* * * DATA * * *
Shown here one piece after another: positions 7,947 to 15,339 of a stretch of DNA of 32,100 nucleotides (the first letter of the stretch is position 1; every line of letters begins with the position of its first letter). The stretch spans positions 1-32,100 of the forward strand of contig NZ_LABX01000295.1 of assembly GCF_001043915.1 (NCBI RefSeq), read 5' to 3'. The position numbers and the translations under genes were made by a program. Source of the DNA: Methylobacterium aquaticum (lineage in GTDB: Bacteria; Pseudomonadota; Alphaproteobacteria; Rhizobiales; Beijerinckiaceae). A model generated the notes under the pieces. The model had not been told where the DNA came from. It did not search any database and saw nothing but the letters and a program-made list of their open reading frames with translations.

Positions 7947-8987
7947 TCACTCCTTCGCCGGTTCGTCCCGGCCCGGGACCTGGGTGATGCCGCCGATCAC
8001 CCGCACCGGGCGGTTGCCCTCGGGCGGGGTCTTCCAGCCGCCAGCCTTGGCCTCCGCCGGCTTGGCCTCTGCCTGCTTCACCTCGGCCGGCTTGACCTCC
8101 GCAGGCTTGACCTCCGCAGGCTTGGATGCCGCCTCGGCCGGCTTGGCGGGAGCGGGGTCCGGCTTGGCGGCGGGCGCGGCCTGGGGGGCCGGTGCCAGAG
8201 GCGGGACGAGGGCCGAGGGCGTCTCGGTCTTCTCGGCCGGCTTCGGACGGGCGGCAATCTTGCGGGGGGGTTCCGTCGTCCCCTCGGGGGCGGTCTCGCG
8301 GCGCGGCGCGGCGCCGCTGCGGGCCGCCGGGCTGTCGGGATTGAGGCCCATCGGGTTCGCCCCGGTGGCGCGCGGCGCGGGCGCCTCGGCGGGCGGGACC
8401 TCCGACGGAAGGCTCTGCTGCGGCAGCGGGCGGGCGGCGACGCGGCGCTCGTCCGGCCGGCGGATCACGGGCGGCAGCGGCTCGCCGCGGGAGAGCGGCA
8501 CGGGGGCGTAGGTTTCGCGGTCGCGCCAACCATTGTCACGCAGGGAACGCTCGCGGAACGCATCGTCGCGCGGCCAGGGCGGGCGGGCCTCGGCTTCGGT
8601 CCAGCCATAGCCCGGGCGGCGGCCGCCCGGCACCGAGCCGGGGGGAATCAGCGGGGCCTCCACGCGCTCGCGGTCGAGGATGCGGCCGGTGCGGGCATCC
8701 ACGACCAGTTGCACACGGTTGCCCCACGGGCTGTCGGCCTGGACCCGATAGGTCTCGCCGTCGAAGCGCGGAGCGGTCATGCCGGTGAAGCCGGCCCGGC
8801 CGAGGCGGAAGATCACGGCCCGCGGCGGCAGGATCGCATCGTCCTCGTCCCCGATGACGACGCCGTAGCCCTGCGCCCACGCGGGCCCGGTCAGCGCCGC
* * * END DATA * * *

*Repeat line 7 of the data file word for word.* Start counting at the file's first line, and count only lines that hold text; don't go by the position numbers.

8301 GCGCGGCGCGGCGCCGCTGCGGGCCGCCGGGCTGTCGGGATTGAGGCCCATCGGGTTCGCCCCGGTGGCGCGCGGCGCGGGCGCCTCGGCGGGCGGGACC